Energy GAS 25 September, 2023 7:35 am   

Jakóbik: The fuel crisis in Russia may spill over into Poland

Orlen gas station. Picture by Orlen Orlen gas station. Picture by Orlen

The fuel crisis in Russia could spill over due to a Kremlin decree banning fuel exports to the entire region. This may be another act of the energy crisis impacting prices at gas stations, so Poland must keep an eye on strategic fuel stocks to avoid the worst-case scenario – shortages – writes Wojciech Jakóbik, editor-in-chief at

Analysts are wondering whether lower oil and fuel supplies will jeopardize security of supply in the region, while Russia bans exports of gasoline and diesel fuel dispelling doubts. This means smaller supply, higher prices, and perhaps the next stage of the energy crisis fueled by the Russians.

The decree of the Kremlin on the blockade of fuel exports was announced on September 21 it will enter into force on the day of its publication. It is indefinite and is valid until further notice. Exceptions are deliveries outside Russia, which serve to supply the domestic market, under humanitarian aid, intergovernmental agreements with the countries of the Eurasian Economic Union, fuel already transferred for delivery, deliveries to the puppet republics of Abkhazia and South Ossetia in Georgia.

The fuel crisis in Russia is symptomatic of a larger problem facing the refining industry in Europe, which is struggling with capacity curtailed by autumn overhauls and processing reduced due to oil supply constraints stemming from sanctions on Russia for its invasion of Ukraine on the one hand, and production cuts introduced by the OPEC+ oil agreement and exports under the additional Russian-Saudi pact on the other. Lower oil supply reduces fuel processing in refineries. This is due to the fact that refineries are now in autumn maintenance downtime across Europe, and a drop in processing after the coronavirus pandemic. All this together gives the prospect of a decline in fuel supply, which is visible in rising prices everywhere in Europe except Poland.

Poland does not import fuel from Russia. It is obliged to store fuel stocks for 90 days of demand in accordance with the recommendations of the International Energy Agency. The European Union imposed a maritime embargo and a maximum price on other supplies of Russian fuel. In this context, it is important to use these stocks only for security and replenish them when the price of fuel will be more favorable. Polityka Insight warned that before the election, these stocks could be used to deliberately lower prices at gas stations. Such a move would be a threat to security of supply in Poland.

“Oil and fuel reserves monitored by the Government Agency for Strategic Reserves have been at the level required by the Act of 16 February 2007 on Oil Reserves, Oil Products and Natural Gas and Rules on Handling Threats to the Country’s Oil Security and Disturbances on the Oil Market,” the Agency said. “The basis and procedure for issuing decisions in the field of emergency release of oil or fuels are set out in the above-mentioned Act, and the competent authority to make decisions in this area is the Minister of Climate and Environment. Moreover, the level of stocks depends on the domestic consumption of petroleum products,” the Government Agency for Strategic Reserves explains. If consumption falls, for example, due to economic problems and the destruction of demand caused by high prices, the level of stocks may decrease proportionately, because they should last for 90 days of average consumption.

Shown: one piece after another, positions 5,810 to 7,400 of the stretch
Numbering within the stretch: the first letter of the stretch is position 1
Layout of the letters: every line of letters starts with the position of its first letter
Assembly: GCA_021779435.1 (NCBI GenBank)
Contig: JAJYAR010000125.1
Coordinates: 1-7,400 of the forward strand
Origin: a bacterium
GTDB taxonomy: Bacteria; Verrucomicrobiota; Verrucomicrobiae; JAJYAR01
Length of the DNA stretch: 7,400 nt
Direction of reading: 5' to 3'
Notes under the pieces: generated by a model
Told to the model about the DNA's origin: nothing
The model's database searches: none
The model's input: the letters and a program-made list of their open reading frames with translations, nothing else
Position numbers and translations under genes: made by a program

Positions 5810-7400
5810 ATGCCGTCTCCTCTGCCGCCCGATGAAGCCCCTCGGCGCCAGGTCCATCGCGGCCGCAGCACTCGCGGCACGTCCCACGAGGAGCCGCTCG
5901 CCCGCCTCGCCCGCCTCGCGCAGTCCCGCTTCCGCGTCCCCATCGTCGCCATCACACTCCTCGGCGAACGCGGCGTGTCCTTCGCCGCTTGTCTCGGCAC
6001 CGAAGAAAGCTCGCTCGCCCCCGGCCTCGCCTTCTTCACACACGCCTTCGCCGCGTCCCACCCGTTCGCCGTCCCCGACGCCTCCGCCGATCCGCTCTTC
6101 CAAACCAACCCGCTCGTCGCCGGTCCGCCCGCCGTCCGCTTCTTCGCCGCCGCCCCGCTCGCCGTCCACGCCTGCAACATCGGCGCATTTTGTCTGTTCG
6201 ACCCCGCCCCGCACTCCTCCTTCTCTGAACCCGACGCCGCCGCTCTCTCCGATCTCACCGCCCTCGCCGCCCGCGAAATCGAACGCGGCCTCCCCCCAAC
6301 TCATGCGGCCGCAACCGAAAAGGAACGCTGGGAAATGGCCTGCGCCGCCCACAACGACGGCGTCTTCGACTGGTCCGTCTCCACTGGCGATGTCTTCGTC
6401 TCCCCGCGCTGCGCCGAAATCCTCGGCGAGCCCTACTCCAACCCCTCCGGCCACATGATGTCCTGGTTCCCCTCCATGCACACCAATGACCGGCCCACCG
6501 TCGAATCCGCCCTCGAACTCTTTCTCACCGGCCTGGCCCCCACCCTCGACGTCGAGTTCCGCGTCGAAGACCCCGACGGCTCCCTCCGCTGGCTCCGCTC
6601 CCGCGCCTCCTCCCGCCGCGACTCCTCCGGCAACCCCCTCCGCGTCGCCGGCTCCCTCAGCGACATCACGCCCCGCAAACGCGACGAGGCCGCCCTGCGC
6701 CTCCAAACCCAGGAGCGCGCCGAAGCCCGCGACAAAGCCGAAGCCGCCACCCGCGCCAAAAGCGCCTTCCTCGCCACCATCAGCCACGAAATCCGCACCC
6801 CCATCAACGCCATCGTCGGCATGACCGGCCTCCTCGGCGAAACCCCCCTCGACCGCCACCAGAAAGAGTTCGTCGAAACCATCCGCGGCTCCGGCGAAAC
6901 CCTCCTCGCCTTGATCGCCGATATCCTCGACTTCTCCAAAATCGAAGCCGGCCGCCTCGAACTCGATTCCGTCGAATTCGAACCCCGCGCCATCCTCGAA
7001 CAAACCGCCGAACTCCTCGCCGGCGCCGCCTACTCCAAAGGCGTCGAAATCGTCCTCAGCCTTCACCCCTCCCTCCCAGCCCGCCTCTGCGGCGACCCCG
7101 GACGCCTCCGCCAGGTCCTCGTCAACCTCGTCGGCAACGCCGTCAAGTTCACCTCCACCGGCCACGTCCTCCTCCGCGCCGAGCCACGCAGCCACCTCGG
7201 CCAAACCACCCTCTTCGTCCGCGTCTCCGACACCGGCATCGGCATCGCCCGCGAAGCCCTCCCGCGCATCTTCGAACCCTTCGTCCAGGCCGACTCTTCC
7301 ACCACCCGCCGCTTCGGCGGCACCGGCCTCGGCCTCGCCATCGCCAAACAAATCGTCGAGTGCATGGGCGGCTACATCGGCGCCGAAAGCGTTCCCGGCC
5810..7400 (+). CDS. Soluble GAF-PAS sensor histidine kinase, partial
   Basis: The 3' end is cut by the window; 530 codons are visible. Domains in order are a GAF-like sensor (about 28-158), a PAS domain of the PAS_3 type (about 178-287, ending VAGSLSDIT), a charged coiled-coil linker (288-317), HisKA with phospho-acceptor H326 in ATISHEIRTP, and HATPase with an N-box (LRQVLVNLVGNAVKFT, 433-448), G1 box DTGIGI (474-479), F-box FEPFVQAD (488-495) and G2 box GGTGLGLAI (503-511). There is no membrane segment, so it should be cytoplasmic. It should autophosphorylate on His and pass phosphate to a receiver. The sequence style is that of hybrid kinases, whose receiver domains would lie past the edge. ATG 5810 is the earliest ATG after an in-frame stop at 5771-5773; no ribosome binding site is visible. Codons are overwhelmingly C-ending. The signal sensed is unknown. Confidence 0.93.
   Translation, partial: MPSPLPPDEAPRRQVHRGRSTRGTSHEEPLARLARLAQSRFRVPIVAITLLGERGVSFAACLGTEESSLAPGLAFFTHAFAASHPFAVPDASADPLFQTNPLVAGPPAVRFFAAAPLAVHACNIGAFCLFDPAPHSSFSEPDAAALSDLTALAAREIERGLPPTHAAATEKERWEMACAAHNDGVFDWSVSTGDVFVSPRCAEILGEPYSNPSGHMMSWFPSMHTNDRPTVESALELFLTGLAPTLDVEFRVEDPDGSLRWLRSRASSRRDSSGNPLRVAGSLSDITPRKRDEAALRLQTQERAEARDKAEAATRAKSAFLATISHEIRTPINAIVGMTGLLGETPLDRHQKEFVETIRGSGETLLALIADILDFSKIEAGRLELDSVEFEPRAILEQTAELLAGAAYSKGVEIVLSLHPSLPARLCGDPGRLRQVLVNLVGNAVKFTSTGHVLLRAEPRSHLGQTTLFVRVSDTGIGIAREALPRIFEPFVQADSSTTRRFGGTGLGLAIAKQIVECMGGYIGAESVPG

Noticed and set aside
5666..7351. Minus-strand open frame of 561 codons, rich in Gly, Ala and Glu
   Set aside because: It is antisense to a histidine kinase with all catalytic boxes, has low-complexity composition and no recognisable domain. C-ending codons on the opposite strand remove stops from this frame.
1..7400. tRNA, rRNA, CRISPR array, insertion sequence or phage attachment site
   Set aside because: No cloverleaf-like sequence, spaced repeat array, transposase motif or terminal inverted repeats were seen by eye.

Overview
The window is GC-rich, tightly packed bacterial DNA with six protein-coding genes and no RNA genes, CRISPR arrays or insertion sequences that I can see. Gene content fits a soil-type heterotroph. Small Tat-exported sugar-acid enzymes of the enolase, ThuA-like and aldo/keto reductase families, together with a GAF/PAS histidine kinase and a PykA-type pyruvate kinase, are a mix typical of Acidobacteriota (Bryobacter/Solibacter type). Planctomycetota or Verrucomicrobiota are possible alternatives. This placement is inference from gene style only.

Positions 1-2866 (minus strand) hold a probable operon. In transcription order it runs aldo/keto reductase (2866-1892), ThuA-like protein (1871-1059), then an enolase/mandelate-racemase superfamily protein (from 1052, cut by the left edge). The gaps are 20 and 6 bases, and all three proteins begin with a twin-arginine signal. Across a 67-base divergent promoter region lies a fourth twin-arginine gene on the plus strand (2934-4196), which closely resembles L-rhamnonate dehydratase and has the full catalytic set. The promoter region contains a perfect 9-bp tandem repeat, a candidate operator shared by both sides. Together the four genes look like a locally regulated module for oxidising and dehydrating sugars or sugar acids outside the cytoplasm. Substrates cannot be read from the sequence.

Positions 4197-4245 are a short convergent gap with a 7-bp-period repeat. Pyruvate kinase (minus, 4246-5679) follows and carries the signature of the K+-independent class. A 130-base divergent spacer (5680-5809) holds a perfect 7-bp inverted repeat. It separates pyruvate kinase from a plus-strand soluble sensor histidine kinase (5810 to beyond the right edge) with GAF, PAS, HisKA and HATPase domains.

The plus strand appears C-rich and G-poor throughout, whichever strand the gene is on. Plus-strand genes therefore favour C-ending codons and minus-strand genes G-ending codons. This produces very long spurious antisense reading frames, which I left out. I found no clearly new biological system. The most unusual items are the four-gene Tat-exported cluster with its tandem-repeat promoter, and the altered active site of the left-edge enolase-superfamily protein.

This fall has been reflected in a report for the first half of the year published by the private oil company Unimot. “The deterioration of economic development has had an impact on the decline in diesel consumption in Poland. In addition, since February 5, there has been an embargo on the import of this fuel from Russia. At the beginning of the year, there were concerns about the availability of diesel after the embargo, however, it quickly became clear that the product was available, but its import was becoming less profitable from month to month due to a decline in the so-called land premium, which determines the profitability of imports,” the document said.

“Concerns about the availability of diesel ahead of the February 5, 2023, embargo on this product from Russia caused increased demand, thanks to which the Unimot Group achieved an additional margin,” the company explains. “However, over time, this situation began to change and from the beginning of the second quarter of 2023, there was pressure on the diesel market, which was a consequence of reduced consumption while there was an oversupply of this product. In the second quarter of 2023 this market environment reduced the profitability of diesel imports,” the report said. That means, diesel importers did not have market incentives to increase imports. Now things will be more difficult because of the additional decline in supplies from Russia to the European market.

The spectre of the spillover of the fuel crisis from Russia to the region should dictate caution in limiting the volume of strategic stocks in Poland before the elections. It is necessary to admit the possibility that the Russian decree pursues two goals at once. The first is to lower prices at Russian stations in order to further combat the ruble crisis and galloping inflation. The second is – as in the case of the energy crisis fueled by Gazprom – to spread the fuel crisis to gas stations in Europe, including Poland. Where there will be strategic stocks, this crisis will be felt in the form of a higher price. Where supplies run out, there may be shortages. Once again, it is clear how far-sighted the decision to introduce the law on oil, gas and fuel stocks in Poland was.